A worm’s value can be equated to what their castings are being used for. Worm castings could be coined as a gardener’s “black gold” and is one of natures most potent fertilizers. When composting with worms it is always prudent to maintain the bedding in which the worms are living. By separating the worms from the castings not only are you gathering this fertilizer for use in the garden or flower bed, but at the same time you can place the worms in fresh bedding. Keeping the worms in fresh bedding is a key element to their health and productivity. The tricky part is how to separate the worms from the castings and this can be accomplished in many different ways, but today we will focus on what I have found to be the top three methods.
- This method is exactly as it sounds, using screens to separate the worms and the castings. This method is very effective and is the quickest way out of our three methods. In order to perform this method you will need a tub of worms, a 1/4 inch hand screen (Currently being sold on our website, check it out!), and at least two empty worm tubs. Start by placing the tub of worms and the two empty tubs side by side on a work table. Now it seems to work better if you mix your worms and the castings up a little by hand in the tub before proceeding. Then take the hand screen and place it on top of the empty tubs, and scoop about two handfuls of worms and castings onto the hand screen. Now shake the screen side to side over the middle empty tub, thus having your castings drop into this tub. Once the worms are relatively clean, empty them out of the hand screen in the remaining empty tub. Repeat this process until you have fully separated all the worms and castings (Note: there may be a few smaller worms that slip through the screen in with the castings, you may want to collect them or you can leave them depending on what the castings may be used for). Now you should have a tub of castings and a tub of clean worms, be sure to immediately re-bed your worms in fresh bedding in order to maintain their health and productivity. Besides the 1/4 inch screen, there also is a 1/8 inch screen available to separate worm eggs from the castings, this is accomplished by using the same method above using the castings just collected.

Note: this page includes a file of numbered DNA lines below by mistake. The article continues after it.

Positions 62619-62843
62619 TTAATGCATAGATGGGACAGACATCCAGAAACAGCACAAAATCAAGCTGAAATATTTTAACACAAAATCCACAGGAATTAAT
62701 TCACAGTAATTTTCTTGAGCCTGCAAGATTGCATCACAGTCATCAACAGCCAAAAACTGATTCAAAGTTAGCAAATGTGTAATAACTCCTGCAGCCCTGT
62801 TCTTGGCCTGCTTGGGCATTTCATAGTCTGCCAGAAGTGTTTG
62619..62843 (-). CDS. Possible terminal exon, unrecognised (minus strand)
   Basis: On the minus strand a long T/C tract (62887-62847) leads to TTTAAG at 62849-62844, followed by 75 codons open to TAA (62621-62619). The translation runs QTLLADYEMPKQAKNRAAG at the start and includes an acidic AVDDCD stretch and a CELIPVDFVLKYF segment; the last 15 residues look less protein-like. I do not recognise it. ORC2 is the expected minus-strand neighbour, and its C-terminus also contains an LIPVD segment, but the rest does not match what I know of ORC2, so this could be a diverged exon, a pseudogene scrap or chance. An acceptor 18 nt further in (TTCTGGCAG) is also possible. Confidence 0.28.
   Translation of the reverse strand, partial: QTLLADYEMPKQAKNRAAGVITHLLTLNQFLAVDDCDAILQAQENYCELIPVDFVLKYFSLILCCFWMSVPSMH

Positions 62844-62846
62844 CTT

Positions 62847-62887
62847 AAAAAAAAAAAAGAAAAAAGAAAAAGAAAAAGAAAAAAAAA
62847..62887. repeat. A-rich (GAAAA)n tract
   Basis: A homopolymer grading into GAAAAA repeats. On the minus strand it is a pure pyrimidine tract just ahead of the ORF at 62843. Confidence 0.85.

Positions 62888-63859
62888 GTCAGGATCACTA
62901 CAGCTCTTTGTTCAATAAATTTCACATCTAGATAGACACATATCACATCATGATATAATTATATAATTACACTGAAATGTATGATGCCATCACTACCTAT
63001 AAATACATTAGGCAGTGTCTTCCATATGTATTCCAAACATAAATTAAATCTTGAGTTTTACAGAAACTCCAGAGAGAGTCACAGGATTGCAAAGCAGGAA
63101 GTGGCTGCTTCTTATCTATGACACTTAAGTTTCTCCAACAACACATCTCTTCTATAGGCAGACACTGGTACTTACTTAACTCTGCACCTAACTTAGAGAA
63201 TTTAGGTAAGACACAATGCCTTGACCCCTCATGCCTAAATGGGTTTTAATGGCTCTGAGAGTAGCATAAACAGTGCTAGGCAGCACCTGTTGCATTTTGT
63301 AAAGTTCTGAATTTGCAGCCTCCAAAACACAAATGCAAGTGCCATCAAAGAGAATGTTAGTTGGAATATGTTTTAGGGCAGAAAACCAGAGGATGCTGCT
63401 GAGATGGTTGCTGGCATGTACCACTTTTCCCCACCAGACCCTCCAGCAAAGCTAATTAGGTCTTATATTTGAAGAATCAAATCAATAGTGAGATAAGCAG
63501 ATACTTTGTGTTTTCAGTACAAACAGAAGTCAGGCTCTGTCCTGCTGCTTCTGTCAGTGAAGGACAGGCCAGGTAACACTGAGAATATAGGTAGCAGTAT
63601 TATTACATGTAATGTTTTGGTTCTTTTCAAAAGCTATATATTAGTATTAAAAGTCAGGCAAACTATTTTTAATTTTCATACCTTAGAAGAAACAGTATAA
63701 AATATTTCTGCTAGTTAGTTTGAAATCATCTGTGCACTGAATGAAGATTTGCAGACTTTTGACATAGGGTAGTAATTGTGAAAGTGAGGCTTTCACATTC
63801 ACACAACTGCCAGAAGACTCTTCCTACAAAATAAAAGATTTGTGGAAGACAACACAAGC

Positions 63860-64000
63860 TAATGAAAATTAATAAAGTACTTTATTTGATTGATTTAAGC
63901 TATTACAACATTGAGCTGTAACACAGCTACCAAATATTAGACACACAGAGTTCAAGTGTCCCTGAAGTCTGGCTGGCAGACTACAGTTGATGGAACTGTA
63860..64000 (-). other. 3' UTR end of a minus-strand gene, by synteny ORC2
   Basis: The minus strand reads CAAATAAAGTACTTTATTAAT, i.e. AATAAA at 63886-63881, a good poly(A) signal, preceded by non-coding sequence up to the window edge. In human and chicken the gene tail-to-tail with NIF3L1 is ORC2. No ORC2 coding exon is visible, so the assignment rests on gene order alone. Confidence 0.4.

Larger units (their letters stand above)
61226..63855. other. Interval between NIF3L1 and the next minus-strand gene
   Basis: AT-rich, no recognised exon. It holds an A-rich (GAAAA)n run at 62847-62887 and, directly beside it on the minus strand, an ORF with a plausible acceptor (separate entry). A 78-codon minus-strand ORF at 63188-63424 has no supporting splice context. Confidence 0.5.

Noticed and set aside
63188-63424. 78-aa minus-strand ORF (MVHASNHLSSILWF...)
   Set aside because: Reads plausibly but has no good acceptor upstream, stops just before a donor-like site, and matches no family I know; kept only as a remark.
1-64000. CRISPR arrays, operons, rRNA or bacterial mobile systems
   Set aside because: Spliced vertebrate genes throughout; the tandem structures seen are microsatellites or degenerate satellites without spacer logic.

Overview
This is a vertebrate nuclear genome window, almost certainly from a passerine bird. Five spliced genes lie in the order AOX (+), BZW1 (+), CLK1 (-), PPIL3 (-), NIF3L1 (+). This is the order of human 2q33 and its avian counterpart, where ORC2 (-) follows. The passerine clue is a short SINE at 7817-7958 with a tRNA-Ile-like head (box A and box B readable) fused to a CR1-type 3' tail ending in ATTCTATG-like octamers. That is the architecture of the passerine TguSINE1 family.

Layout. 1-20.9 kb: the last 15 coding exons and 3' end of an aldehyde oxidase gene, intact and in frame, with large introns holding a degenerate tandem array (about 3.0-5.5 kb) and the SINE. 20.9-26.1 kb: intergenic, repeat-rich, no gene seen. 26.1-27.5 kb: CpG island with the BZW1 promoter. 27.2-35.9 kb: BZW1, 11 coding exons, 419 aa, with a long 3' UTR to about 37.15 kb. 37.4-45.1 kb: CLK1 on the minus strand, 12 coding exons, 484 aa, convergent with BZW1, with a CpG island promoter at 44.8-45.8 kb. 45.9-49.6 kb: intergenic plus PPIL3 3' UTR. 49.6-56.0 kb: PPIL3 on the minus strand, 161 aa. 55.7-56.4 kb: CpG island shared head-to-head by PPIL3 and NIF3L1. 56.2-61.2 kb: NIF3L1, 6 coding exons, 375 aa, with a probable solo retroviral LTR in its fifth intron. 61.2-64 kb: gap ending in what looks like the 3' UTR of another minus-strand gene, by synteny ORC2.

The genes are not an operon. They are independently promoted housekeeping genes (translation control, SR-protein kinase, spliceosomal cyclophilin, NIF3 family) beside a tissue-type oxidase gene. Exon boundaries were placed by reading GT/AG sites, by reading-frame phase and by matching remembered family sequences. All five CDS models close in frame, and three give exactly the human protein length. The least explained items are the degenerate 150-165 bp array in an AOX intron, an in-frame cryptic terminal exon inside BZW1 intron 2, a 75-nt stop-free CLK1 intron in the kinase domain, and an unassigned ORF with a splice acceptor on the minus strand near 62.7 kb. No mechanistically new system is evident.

- Using light is also a very effective at separating worms from castings. This a more simple method, but takes a little more time and care. To perform this method take your tub of worms and place them underneath direct light (Note: this can be artificial light or sunlight). Worms are sensitive when it comes to any form of light and instinctively move deeper depending on how intense the light may be. Once you decide your light source, place the worms there and using your hands gently clear the top layer of bedding and castings into an empty tub exposing the worms underneath (Note: if using sunlight, take care that the worms are not left for long periods of time causing overheating of the worms). Repeat this process, driving the worms deeper and deeper until they are gathered at the bottom of the tub and you have the majority of the castings in another tub. Immediately re-bed your worms in fresh bedding, this can’t be stressed enough.
- This method isn’t just for the birds, but it is simple to perform. To perform this method take your tub of worms and place food on one side of the tub and then you just simply wait. How long you wait varies depending on the concentration of worms that may be in the tub and how hungry they may be. A rule of thumb on when they may have migrated to where you want them to go, is watching for the food to be cleared from the top of the bedding. It may actually take more than one feeding in this manner to draw the majority of the worms to the side that you want them to be. The worms will migrate to the side that has the food, clearing the other side and allowing for you to collect castings from that side. This method works well, but may not be as effective as our first two methods. After the removal of the castings, just add enough fresh bedding to the tub to replace the amount of castings that were gathered.
Now that we have discussed these three methods, go get some “black gold” and grow those gardens!